The measures to be taken change gradually from water retention via water storage to water discharge. This shift occurs along two gradients: along the course of the stream from the upper to the lower reaches, and across the valley from the infiltration areas at higher elevations to the stream.

Farmland: climate-resilient agriculture

Wherever agricultural activities are located in the stream landscape, they should be in line with the local carrying capacity of the water and soil system. Natural measures can help to minimise the impact of more intensive agricultural activities on the stream and the riparian zone. One such measure is to establish gradual transitional zones. Buffer zones along the banks are effective and, depending on the type of vegetation, can provide shade for the stream. Retention areas can mitigate consequences of drainage and improve water quality.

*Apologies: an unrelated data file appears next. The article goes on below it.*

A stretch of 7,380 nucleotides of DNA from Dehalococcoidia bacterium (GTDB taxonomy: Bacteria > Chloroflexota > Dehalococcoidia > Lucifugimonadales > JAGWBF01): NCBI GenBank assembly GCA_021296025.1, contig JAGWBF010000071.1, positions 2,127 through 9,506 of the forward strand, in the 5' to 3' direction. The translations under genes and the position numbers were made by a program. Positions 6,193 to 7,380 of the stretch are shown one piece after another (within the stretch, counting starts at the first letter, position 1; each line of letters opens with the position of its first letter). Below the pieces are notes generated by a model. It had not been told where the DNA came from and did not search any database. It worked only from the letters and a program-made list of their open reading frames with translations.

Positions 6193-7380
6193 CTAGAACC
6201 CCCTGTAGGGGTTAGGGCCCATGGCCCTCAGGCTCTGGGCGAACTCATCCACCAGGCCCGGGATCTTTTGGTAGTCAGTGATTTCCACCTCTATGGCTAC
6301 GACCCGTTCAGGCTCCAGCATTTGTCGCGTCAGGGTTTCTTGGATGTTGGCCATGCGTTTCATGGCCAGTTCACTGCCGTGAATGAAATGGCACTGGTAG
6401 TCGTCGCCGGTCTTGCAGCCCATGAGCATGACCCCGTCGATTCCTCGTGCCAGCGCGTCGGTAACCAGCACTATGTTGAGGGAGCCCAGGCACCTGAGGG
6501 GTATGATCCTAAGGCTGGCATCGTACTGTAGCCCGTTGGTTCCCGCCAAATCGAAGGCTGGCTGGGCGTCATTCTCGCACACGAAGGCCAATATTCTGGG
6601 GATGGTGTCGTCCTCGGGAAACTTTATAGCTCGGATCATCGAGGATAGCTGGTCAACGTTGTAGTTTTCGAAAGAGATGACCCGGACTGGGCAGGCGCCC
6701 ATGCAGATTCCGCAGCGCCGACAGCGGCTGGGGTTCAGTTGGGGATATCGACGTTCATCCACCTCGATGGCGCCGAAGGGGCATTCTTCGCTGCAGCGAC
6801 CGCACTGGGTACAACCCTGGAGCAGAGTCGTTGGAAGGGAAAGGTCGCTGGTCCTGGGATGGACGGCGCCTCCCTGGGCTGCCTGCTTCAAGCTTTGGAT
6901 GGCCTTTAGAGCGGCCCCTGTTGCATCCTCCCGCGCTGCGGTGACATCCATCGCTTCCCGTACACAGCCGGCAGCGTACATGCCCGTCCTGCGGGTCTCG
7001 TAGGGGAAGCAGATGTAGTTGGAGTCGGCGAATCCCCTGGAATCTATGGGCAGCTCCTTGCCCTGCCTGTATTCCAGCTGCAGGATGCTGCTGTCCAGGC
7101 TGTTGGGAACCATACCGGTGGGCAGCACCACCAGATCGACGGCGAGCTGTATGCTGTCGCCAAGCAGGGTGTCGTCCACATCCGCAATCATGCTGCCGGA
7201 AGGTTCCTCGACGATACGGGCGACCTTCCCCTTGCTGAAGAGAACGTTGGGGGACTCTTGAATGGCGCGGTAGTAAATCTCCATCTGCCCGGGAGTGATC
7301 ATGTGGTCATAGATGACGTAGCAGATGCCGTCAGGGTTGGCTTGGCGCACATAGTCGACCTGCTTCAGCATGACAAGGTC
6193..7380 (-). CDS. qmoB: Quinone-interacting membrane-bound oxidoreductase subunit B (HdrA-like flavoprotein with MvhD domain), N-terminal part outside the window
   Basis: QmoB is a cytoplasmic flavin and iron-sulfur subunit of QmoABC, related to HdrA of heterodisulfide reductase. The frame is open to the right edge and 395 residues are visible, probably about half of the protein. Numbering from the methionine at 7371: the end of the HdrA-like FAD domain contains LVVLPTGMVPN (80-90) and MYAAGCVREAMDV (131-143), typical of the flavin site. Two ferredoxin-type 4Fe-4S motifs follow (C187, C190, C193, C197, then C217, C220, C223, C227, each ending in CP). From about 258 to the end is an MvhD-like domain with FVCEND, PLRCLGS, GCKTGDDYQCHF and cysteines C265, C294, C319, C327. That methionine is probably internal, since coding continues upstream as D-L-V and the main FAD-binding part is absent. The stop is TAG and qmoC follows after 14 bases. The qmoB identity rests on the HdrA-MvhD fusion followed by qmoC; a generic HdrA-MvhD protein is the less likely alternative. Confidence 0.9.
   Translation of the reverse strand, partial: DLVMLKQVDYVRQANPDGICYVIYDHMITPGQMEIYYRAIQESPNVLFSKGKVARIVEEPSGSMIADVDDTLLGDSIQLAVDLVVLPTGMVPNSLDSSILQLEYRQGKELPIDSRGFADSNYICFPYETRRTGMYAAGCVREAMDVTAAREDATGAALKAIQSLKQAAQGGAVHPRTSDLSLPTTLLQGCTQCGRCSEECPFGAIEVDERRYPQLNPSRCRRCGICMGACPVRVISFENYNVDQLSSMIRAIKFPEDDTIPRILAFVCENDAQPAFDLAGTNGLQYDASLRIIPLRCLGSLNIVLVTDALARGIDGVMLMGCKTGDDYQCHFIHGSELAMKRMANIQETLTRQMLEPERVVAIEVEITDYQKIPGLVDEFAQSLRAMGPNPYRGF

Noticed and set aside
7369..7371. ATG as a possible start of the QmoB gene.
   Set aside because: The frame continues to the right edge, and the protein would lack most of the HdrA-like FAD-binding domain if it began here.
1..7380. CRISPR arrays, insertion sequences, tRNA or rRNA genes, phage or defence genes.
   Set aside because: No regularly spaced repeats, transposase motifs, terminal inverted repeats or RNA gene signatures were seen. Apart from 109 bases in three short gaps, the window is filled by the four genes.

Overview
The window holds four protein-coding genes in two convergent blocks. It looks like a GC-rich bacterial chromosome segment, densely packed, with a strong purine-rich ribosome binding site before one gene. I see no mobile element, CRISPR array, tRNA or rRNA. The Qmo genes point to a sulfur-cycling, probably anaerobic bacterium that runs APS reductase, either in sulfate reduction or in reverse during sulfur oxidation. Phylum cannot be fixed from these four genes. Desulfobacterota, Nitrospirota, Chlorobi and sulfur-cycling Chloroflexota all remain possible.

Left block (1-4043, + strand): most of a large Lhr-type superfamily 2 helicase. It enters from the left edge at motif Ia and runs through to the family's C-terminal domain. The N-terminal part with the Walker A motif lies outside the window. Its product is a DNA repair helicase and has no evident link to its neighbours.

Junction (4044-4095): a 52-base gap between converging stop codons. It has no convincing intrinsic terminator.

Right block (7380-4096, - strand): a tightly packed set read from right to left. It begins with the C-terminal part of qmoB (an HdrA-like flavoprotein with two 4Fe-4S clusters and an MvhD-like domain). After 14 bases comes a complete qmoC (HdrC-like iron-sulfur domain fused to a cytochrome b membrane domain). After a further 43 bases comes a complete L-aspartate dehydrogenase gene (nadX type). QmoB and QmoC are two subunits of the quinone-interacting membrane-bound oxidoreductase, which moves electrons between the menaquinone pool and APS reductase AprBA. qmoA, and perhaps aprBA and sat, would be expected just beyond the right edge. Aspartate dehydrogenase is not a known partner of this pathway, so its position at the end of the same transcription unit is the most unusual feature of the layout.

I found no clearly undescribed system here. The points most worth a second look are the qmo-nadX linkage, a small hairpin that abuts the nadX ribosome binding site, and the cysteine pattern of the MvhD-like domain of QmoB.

On higher ground the ‘farmland version’ of spongy soils and marshes hold potential: shallower ditches with weirs and soil management.

Urban areas: climate-adaptive urban design

As space is severely limited in urban areas and water levels must meet specific requirements, most measures will be hybrid solutions with a mix of natural and technical measures. But here, too, there are opportunities to retain water and replenish groundwater levels through infiltration. Measures include green roofs, permeable hard surfacing and creating room for water, for example in green spaces. Retaining additional water in towns and villages will thus make a valuable contribution to combating drought and extreme heat. The benefits to nature are mainly local and the benefits to the stream and the stream valley are delayed drainage, improved connectivity and a modest improvement in water quality.